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Optimizing Images for Your Website

The web is a very rich media - it is not only text, but also images, video and sound. Properly selecting, formatting and inserting images on your website not only makes your content stand out, but can also improve the effectiveness of your web pages on all the devices used to view them and in search engine results. Adding images to your web pages is a good thing - if done properly. Here are some guidelines for optimizing images for your website.

Image sizes are important (quality and dimensions)

A printed page has the same size and weight, no matter what gets printed on it. Black and white or color doesn't matter, except when you pay for printing. Digital cameras are offering increasing resolution and image size, but what many don't realize is the true size of the image when displayed.

To keep things in perspective, consider the typical display for a web page - either a computer monitor or a mobile device. Rarely do you even need a full screen sized version of an image because you'll be placing it in a page. After you have the image cropped and corrected for visual appeal, save it in several different sizes - full size (no more than 1024 pixels for most uses), thumbnail size (100 - 240 pixels) and an intermediate size (300 - 600 pixels). This will give your writers and editors sizes to choose from that will work with the page layouts they've chosen.

The amount of information a web browser needs to display determines how quickly someone will be able to view a page. Images are very dense content - you've heard it said 'A picture is worth 10,000 words'. That may be true, but 10,000 words will display more quickly than 1 oversized, full resolution picture.

  • Height and Width (dimensions and aspect ratio) - none of the images you use on your website will occupy the entire screen. Even if they do, what is the largest screen used to view your site? With mobile devices becoming the most common devices for Internet browsing, what is the most common screen size viewing your website? With the maximum dimensions, what portion of the screen is occupied by the image? Keep all these in mind as you select and prepare images for your website. For most situations, an image with a maximum dimension of 480 - 600 pixels is sufficient. Intermediate and smaller sizes are good to have too - one with a maximum dimension of 300 - 600 pixels and one with a maximum dimension of 100 - 240 pixels.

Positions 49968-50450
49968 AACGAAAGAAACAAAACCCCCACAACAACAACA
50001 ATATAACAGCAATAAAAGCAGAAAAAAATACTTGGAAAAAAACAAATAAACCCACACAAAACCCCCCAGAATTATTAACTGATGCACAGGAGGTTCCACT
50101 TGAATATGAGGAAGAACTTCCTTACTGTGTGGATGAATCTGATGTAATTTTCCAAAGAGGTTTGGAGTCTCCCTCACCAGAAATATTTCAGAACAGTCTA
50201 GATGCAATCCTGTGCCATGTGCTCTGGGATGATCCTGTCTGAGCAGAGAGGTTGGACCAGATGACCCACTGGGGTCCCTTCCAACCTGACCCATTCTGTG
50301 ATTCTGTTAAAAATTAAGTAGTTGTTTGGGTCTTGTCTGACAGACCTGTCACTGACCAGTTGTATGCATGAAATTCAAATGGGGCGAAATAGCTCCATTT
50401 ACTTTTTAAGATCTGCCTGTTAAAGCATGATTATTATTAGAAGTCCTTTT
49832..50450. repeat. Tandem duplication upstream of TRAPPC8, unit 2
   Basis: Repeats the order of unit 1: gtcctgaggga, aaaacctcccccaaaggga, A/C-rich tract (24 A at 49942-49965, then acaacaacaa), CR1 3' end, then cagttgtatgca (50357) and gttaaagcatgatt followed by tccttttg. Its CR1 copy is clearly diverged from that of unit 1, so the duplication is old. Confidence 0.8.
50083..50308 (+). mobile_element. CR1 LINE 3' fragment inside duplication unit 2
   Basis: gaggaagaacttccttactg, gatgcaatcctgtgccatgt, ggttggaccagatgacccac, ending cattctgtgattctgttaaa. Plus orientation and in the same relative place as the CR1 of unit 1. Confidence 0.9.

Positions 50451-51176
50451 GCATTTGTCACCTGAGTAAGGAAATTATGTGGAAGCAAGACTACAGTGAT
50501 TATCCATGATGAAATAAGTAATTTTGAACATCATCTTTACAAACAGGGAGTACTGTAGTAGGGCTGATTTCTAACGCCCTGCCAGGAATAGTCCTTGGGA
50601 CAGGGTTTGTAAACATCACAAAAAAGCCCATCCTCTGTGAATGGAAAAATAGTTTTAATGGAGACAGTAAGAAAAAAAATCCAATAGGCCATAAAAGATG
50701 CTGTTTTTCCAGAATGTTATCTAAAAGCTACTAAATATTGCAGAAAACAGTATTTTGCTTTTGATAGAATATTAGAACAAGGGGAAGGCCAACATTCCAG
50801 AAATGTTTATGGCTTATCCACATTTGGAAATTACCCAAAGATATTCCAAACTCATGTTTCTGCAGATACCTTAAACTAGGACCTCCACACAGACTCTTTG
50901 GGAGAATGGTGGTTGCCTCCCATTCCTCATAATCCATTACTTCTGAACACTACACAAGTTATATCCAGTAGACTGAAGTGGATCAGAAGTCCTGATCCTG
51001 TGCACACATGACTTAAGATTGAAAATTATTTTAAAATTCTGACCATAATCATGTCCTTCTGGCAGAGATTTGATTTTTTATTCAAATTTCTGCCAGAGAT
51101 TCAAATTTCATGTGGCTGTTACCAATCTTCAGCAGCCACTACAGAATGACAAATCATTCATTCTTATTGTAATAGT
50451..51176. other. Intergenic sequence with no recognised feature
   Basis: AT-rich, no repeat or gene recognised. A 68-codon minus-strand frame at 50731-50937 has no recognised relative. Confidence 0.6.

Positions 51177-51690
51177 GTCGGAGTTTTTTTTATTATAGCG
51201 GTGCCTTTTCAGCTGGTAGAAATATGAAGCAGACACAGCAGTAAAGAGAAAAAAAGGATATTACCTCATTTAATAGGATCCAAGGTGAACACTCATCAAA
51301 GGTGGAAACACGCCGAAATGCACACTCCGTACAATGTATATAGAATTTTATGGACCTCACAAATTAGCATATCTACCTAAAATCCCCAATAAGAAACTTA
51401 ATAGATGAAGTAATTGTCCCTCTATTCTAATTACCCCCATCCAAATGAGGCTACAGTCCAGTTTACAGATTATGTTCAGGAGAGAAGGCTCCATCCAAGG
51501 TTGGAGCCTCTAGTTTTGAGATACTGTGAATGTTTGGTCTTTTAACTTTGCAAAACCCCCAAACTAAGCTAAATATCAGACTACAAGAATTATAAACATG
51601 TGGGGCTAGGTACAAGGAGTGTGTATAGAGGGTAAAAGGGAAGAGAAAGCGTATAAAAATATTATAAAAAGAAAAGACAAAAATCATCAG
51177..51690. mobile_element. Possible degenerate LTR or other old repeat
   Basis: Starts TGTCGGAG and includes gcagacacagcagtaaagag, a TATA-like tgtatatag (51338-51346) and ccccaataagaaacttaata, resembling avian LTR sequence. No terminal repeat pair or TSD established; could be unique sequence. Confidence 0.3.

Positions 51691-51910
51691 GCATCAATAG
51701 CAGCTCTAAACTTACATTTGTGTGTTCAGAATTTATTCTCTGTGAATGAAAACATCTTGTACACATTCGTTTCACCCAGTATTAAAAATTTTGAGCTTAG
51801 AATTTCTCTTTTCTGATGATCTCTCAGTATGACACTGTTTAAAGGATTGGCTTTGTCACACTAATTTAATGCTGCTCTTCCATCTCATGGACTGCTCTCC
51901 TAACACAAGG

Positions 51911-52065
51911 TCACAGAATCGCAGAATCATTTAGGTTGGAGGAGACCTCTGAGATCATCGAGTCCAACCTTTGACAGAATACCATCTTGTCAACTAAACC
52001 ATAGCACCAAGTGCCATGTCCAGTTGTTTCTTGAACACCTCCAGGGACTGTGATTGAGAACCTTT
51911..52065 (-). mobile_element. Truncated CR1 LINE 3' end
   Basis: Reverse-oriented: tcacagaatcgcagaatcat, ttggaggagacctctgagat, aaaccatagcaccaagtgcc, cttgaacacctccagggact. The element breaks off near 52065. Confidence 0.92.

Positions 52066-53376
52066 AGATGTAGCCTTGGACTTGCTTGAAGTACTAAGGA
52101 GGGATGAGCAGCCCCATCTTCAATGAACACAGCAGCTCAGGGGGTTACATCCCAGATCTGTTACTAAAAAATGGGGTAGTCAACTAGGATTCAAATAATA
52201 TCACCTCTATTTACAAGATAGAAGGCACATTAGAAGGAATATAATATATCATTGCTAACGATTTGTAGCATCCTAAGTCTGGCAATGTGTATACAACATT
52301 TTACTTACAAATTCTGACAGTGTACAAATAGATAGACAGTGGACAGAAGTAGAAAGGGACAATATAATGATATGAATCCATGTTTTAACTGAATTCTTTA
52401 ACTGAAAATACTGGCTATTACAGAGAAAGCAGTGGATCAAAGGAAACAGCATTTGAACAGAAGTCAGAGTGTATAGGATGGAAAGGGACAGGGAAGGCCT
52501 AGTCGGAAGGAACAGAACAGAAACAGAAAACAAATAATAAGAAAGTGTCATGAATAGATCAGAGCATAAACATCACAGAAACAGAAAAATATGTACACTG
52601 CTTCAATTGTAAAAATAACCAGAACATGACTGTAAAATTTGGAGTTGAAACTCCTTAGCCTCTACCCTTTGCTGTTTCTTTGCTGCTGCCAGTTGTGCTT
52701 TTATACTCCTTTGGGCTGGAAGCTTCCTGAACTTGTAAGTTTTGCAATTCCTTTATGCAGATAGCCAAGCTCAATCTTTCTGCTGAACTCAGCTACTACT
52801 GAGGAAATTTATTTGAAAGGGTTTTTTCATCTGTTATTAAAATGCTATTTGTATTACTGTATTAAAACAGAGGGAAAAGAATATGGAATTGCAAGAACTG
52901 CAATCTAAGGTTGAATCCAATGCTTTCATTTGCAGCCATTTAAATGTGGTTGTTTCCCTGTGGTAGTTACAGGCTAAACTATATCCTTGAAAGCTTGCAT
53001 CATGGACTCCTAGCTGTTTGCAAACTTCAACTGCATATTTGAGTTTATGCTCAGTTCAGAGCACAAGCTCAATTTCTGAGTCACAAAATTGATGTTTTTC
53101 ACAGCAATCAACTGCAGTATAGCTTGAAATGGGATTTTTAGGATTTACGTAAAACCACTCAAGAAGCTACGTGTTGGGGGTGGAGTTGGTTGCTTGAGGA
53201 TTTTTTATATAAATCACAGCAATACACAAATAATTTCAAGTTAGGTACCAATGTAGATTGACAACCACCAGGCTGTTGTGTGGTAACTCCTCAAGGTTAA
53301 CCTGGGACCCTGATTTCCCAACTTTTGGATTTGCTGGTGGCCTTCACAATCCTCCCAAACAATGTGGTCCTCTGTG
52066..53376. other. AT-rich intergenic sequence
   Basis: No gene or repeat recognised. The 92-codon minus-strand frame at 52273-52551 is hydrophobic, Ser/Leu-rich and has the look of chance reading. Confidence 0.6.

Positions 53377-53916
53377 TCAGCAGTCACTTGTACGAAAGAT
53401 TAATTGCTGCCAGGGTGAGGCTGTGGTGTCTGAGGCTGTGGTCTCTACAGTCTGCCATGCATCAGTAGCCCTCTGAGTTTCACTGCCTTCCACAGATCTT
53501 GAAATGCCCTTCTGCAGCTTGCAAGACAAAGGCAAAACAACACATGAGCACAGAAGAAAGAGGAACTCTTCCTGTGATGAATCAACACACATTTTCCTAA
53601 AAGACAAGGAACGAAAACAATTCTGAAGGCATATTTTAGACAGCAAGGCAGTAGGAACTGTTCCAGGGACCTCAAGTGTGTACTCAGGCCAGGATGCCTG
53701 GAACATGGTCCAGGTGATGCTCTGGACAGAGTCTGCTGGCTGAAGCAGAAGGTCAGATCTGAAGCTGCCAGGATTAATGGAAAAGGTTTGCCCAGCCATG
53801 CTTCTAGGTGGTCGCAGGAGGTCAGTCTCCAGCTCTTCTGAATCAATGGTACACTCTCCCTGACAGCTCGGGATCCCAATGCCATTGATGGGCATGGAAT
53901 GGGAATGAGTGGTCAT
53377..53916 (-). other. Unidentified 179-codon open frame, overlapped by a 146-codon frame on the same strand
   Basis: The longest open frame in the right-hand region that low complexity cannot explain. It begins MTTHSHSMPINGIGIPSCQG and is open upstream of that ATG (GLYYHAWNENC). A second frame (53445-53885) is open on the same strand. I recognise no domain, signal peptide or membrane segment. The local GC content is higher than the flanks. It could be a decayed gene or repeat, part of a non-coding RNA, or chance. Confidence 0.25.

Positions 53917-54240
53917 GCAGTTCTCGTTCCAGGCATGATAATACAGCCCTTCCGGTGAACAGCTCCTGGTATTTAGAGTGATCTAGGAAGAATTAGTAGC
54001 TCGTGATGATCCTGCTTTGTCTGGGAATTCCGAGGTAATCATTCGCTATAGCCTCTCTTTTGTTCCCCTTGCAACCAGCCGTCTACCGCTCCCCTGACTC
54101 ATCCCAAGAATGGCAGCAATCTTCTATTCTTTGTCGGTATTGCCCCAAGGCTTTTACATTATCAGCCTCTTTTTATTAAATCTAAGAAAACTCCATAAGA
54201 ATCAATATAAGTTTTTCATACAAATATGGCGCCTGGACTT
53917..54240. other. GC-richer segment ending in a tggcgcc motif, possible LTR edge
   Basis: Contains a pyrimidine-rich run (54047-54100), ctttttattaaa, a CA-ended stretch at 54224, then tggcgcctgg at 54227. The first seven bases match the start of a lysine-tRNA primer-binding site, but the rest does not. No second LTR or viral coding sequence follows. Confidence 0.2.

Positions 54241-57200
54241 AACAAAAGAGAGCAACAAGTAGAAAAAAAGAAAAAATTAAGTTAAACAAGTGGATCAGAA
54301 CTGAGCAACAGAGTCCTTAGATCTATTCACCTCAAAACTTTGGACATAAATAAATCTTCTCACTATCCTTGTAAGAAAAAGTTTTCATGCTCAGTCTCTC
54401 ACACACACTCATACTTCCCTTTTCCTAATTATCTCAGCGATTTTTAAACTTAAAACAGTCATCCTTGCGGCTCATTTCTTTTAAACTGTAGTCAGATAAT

• Depth (resolution) - 72 - 96 dpi (dots per inch) is what the screen you are viewing supports. Typical photo prints are 150 dpi. High resolution (hi-res) photo prints are 300 dpi.
  • File size - this usually isn't a limitation of the amount of storage you have, but it is a performance issue. Even just 1 large image on a page can cause the page to take a very long time to display. People do still use dial-up Internet access (after all, mobile phones are using dial-up, unless they are connected to a wireless network somewhere). Use an image with the right dimensions and resolution, along with an appropriate file type to manage your image file sizes.

Summary: In practice, the images you use online should be under 1 MP (megapixels). 72 dpi and a maximum dimension of 1024 pixels are generous allowances for images on your website. You'll want images with smaller dimensions, too.

How large are your images to start with? Here are some common images sizes from the common cameras (and phones)

Device Height x Width (Pixels) Megapixels